What about the United States? Senator Daniel Patrick Moynihan noted in his 1993 book, Pandemonium, that the splintering of nations would perhaps lead to the formation of fifty to 150 new nations in the next fifty years. “Some of them in North America? Possibly.” Was he thinking of Canada? Perhaps Quebec is a secessionist possibility, but surely one need not take seriously the strong support in Hawaii and even in the U.S. Senate for a proposed Native Hawaiian Reorganization Act which would create a sovereign government for 400,000 “native Hawaiians” and “allow for the complete legal and territorial independence from the United States.” Or the convening in Burlington, Vermont in November, 2006, of the First North American Secessionist Convention?
What of our own Southwest, a region taken from Mexico by force only six generations earlier and receiving a sustained flow of Mexicans, a unique population of immigrants from a country with a 2,000 mile common border and whose numbers accounted for one-third of all immigrants in the U.S. and 60 percent of all illegals. This northward flow of Mexicans was not tapering off, but had sustained momentum into the future. The Mexican government estimated thirty more years of immigration flow at 400,000 or more a year.
Was this in effect a “peaceful invasion” aiming at irredentism—in Spanish, a Reconquista of territory lost a century and a half ago?
Some Mexican and Mexican-American politicians as well as tenured professors of Chicano Studies at American universities openly and proudly call it just that. Mexican President Ernesto Zedillo in 1995 said to a rally in Chicago: “I have proudly proclaimed that the Mexican nation extends beyond the territory enclosed by its borders and that Mexican migrants are an important, a very important part of it.” (Translated from the Spanish) “California is going to be a Hispanic state, and if you don’t like it you should leave,” said Mario Obledo of the Mexican- American Legal Defense and Education Fund in the early 1990s. “Somos Mexicanos!” shouted the Speaker of the California Assembly (now Mayor of Los Angeles) Antonio Villaraigosa at a 1997 rally: “The question is not whether reconquista will take place, but how and with what consequences?” Mexican writer Carlos Loret de Mola wrote in the Mexico City newspaper, Excelsior:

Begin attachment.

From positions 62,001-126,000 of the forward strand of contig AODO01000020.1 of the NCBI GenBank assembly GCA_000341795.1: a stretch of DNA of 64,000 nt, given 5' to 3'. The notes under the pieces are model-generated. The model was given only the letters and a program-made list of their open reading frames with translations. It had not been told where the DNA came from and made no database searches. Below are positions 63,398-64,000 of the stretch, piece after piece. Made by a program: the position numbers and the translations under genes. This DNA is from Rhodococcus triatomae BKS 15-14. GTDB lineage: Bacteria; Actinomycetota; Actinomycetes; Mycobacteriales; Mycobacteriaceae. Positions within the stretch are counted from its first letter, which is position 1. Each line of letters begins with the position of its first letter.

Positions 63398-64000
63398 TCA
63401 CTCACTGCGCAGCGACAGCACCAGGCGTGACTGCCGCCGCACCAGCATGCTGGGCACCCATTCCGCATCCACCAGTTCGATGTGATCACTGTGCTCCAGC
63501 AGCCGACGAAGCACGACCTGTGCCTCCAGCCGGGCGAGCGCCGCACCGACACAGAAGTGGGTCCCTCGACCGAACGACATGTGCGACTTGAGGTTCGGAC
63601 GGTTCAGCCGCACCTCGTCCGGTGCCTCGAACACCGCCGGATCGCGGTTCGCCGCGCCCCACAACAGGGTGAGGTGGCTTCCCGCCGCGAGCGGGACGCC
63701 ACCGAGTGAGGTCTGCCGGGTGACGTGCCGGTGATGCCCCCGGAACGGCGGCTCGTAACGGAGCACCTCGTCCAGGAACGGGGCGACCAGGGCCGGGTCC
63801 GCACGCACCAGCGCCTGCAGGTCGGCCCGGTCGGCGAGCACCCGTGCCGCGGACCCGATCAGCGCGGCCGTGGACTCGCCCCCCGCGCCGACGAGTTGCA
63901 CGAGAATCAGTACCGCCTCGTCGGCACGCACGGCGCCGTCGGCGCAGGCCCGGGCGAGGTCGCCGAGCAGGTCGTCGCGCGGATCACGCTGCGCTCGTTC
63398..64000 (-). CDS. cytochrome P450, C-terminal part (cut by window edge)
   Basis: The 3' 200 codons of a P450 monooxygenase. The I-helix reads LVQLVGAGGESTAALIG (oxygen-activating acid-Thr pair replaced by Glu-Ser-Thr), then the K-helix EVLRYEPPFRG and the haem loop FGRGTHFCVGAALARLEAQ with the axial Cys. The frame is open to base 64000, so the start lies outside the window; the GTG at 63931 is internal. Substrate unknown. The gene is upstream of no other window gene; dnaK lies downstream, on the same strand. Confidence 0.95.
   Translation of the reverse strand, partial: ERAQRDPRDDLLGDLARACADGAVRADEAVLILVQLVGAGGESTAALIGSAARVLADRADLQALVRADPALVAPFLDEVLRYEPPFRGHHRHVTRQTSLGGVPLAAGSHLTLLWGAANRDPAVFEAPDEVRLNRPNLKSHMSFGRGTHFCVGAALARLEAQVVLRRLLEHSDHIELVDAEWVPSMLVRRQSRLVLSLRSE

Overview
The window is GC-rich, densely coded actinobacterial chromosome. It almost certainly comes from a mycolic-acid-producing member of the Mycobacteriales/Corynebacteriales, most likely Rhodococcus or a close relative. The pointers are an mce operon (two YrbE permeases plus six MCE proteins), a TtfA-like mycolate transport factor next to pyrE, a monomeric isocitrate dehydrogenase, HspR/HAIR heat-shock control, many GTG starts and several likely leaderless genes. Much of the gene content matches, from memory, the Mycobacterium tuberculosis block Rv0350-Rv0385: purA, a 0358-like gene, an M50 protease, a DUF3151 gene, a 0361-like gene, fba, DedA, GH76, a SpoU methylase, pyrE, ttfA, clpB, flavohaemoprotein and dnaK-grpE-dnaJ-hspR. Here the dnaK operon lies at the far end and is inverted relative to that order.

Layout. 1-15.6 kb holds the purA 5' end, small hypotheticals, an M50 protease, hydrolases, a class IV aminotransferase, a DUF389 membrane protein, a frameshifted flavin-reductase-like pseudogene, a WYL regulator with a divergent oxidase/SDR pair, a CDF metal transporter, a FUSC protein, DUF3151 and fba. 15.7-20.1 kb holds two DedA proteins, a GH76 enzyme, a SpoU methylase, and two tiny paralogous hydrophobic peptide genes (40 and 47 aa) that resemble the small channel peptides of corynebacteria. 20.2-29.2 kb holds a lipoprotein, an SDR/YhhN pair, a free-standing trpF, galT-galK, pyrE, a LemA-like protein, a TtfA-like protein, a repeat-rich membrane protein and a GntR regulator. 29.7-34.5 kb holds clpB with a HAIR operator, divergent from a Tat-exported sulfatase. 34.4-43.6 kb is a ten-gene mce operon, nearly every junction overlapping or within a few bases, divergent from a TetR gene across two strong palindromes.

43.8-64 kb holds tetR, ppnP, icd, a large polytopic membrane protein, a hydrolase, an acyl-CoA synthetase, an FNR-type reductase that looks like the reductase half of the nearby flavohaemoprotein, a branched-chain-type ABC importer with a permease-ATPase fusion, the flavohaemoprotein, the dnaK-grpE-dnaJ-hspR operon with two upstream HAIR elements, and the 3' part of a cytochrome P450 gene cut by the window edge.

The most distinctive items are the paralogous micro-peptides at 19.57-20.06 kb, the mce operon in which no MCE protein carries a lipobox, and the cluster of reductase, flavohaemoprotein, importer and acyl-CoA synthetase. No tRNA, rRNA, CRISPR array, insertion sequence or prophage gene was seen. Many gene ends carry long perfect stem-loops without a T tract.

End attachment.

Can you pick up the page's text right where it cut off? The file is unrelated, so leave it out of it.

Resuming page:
A peaceful mass of people, hardworking, carries out slowly and patiently an unstoppable invasion, the most important in human history. . . a large migratory wave by an ant-like multitude, stubborn, unarmed, and carried on in the face of the most powerful and best-armed nation on earth.
These political and cultural activities within the Mexican diaspora in the U.S. are minimized by some, under the assumption that Mexican governments are notoriously incompetent and can hardly hold their own nation together, let alone secure a beachhead in El Norte. Yet undeniably the demographics project unprecedented and unpredictable change in many parts of the U.S. Stanford historian David Kennedy wrote in 1996 that it was the first time in our history that one-third of the immigrants to the U.S. came “flowing into a defined region from a single cultural, linguistic and national source—Mexico. The possibility looms that in the next generation or so we will see a kind of Chicano Quebec take shape in the American Southwest.” In 2001, a majority of births in California were Hispanic, as were 72 percent of the students in Los Angeles public schools. “The United States is becoming a Latino nation,” Jorge Ramos asserted in The Latino Wave (2004), a hybrid; not part of Mexico but decidedly, especially in the Southwest, Latinized. Victor Davis Hanson, California rancher and historian, wrote that his home state of California was becoming a place he called “Mexifornia” in his book of that name, a “hybrid civilization” taking form across the entire southwest in which “Spanish is coequal with English, poverty becomes endemic… schools erode, crime soars, and integration and Americanization falter.”
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